UPDATED: FDA issues consumer warning on fake Ebola drugs
UPDATE: The World Health Organization (WHO) is echoing the FDA's call for caution when it comes to fraudulent Ebola products and treatment claims. The agency said on Friday morning that two people in Nigeria have died after drinking salt water that was falsely rumored to protect against Ebola.
- The Food and Drug Administration (FDA) is warning consumers not to believe scammers attempting to hawk fake Ebola medications online.
- The World Health Organization (WHO) endorsed using experimental and untested Ebola treatments on infected patients this week. The epidemic has already killed more than 1,000 people in West Africa.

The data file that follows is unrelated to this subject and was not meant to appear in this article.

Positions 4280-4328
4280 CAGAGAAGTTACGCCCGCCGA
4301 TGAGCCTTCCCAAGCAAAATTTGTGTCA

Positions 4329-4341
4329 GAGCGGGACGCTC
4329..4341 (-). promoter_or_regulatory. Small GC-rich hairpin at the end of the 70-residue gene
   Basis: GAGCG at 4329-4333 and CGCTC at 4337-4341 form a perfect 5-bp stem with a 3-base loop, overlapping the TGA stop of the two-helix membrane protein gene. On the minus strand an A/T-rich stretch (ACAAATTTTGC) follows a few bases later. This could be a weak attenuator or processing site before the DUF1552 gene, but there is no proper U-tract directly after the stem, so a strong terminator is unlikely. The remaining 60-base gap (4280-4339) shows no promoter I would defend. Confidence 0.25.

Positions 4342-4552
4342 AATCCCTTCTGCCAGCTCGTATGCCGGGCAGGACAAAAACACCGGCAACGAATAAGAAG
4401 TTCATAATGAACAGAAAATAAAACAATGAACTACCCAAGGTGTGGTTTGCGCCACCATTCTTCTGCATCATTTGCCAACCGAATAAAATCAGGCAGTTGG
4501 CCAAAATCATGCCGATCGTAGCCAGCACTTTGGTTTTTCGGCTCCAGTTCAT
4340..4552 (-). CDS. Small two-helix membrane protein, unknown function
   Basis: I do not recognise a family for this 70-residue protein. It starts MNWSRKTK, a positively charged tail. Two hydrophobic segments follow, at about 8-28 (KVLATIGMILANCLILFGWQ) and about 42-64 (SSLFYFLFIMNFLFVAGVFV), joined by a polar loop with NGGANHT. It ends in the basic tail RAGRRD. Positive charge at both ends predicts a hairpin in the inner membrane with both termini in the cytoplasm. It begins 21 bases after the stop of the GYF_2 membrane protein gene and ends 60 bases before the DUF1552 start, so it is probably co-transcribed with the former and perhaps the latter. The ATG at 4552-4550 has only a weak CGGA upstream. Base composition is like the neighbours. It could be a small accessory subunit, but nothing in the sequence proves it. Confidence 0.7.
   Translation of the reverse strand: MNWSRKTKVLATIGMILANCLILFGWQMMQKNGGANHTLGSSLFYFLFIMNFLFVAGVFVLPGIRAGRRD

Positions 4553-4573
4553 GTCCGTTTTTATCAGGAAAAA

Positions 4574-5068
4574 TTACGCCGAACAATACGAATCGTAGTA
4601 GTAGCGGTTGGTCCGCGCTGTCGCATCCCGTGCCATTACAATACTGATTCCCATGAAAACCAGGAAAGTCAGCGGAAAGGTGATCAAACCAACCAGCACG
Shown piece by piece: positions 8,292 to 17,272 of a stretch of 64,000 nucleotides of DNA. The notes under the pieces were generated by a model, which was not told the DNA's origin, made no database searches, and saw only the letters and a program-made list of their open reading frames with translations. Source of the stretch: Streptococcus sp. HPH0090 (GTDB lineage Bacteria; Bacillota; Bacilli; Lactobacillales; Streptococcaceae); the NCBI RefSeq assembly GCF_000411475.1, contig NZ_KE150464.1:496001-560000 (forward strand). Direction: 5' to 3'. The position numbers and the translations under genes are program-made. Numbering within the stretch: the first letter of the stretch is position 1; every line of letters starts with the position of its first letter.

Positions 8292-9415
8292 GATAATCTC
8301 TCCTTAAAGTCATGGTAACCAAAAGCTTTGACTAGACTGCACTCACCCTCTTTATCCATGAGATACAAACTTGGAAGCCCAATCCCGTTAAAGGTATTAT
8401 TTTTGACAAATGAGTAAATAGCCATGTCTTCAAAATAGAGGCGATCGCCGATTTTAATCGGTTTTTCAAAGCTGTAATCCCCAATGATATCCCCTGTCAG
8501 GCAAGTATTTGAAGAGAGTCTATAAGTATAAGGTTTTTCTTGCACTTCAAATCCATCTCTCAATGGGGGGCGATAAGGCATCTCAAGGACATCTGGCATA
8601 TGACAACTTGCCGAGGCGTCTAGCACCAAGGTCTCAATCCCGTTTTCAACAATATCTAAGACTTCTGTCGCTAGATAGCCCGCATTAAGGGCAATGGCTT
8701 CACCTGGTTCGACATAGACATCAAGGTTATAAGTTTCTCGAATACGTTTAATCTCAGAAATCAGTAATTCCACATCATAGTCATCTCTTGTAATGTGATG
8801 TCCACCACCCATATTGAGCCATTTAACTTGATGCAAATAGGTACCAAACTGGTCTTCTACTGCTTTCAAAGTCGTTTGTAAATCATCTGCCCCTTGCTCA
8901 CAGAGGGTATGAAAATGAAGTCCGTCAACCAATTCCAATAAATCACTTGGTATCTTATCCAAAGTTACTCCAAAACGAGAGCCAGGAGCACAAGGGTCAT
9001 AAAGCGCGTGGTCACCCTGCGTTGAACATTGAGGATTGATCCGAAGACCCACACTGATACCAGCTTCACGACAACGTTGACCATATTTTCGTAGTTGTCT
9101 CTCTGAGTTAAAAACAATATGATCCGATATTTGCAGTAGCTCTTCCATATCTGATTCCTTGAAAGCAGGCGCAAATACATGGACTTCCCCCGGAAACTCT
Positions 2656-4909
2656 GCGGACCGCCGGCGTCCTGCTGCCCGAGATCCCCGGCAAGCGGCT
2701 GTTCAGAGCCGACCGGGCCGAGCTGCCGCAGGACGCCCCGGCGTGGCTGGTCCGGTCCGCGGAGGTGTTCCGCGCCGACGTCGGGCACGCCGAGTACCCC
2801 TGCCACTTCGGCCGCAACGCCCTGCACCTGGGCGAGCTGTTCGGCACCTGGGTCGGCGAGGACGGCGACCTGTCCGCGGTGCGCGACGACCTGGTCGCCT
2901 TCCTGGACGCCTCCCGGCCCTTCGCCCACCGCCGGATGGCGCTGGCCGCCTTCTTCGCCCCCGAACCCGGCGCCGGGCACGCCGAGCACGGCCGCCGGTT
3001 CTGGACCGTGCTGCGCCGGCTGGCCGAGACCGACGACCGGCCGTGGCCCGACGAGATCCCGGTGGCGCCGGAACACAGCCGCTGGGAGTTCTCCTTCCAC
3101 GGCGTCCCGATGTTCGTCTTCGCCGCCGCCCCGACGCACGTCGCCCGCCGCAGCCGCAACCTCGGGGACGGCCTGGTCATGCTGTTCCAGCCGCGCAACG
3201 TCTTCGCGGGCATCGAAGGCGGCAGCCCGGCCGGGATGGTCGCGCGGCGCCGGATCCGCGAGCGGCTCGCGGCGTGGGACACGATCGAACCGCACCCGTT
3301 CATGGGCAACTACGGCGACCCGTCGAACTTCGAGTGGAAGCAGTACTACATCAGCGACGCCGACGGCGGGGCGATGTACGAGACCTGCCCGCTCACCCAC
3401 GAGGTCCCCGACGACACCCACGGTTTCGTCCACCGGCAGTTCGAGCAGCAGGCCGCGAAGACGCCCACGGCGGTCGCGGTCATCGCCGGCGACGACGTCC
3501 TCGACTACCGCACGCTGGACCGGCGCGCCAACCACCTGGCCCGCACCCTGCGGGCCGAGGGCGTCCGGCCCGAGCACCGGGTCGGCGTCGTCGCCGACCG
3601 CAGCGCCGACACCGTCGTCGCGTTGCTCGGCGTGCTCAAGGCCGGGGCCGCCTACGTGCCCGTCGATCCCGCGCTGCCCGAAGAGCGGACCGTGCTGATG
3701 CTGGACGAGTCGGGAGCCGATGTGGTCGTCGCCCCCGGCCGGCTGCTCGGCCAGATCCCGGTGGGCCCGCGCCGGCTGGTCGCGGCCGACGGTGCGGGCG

- CA-based Mapp Biopharmaceutical has already run out of available doses of its Ebola drug, ZMapp, and the Canadian government is donating between 800 and 1,000 doses of an experimental Ebola vaccine to West Africa.
Once again, online scammers are taking advantage of a public health emergency to bilk unsuspecting people. The FDA has reportedly received multiple complaints about fake Ebola products. In a statement, the agency emphasized that none of the experimental Ebola treatments being used today are available for purchase on the Internet.
"Individuals promoting these unapproved and fraudulent products must take immediate action to correct or remove these claims or face potential FDA action," said the FDA on its website.
The FDA conducts, on average, more than 20 investigations per year into counterfeit drugs.